A whole series of black-and-white clips, some mysterious–there’s one that looks like somebody’s foot is launching off someone else’s bald head, but I’m sure that can’t be right. At the bar, a guy in a knit cap smokes a pipe and nods at Bruce, in a way that suggests he was a big fan of The River. We cut to Springsteen at the microphone, and see some superfluous effects pedals.

Back to the bar, where Springsteen is now wearing a tan leather jacket. I assume this is meant to underscore that he’s been coming to this bar too often, not to dazzle us with costume changes. He looks thoughtful–Bruce isn’t a great actor, but he can do pensive. At the train tracks, the yellow coupe still waits. Now there’s a train going the other direction.

Despite a few odd choices by Avis, this video nicely complements a lovely, adult song, which felt mature for MTV even in 1988 and would be wholly out of place today. You get the feeling that after a bunch of MTV misfires, Springsteen just wanted to put in a day’s work on the video shoot and not be embarrassed by the result.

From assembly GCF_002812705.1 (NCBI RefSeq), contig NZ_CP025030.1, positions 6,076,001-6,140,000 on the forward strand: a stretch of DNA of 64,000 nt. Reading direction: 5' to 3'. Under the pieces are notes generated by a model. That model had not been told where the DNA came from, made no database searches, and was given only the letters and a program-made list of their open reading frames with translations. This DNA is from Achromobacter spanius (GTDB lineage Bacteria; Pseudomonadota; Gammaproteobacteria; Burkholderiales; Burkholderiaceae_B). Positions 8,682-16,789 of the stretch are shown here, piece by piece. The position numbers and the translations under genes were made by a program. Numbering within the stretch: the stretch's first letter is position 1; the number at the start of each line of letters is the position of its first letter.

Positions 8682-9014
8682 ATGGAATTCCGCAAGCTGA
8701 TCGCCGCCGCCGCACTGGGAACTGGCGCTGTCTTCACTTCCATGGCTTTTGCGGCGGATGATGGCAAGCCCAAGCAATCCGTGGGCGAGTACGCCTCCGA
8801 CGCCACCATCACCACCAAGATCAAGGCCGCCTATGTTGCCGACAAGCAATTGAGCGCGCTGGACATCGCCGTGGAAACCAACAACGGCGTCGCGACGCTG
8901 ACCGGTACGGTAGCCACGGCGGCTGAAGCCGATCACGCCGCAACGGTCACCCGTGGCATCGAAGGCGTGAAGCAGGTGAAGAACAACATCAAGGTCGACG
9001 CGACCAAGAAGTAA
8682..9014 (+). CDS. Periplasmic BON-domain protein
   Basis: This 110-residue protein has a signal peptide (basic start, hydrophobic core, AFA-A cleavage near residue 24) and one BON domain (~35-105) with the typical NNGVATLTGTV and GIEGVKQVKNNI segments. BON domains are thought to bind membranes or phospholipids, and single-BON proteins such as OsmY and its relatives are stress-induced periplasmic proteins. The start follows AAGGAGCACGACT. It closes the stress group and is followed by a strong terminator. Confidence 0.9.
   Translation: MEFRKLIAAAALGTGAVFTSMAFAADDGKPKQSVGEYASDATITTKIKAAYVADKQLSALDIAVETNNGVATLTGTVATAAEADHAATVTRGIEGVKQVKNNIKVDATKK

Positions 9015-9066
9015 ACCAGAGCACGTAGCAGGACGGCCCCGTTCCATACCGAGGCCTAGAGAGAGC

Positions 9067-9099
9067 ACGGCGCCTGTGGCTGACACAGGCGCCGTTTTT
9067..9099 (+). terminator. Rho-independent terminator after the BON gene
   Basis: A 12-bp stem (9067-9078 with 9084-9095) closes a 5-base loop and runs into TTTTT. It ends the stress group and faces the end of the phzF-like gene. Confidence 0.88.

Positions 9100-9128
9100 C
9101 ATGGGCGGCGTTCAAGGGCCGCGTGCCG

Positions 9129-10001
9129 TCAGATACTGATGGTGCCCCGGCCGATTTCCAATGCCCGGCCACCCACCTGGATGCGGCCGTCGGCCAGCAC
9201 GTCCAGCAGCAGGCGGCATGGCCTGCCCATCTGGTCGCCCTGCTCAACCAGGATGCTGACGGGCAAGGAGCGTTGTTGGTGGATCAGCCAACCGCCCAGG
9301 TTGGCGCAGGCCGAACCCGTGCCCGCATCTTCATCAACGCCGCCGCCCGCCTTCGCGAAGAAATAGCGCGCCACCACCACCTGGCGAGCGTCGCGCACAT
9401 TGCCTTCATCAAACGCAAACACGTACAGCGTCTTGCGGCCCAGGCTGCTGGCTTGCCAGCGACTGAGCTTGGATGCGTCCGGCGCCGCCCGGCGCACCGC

The song’s lyric seems to finish with a glimmer of hope: the narrator dreams that he holds his girl in his arms, dancing into eternity. But the final chorus brings us right back to the reality of his crumbling marriage: “One step up and two steps back.” At the bar, Bruce closes his eyes and is tormented by tasteful black-and-white footage of a woman’s hand running over somebody else’s skin, and then a man’s hands, embracing a woman. He opens his eyes, as if he’s seeing the world anew.

“One Step Up” hit #13 on the singles chart. You can watch the video here.

posted 3 June 2010 in 1988 and tagged . 5 comments

5 Comments on 1988 Countdown #55: Bruce Springsteen, “One Step Up”

  1. Chris M. Says: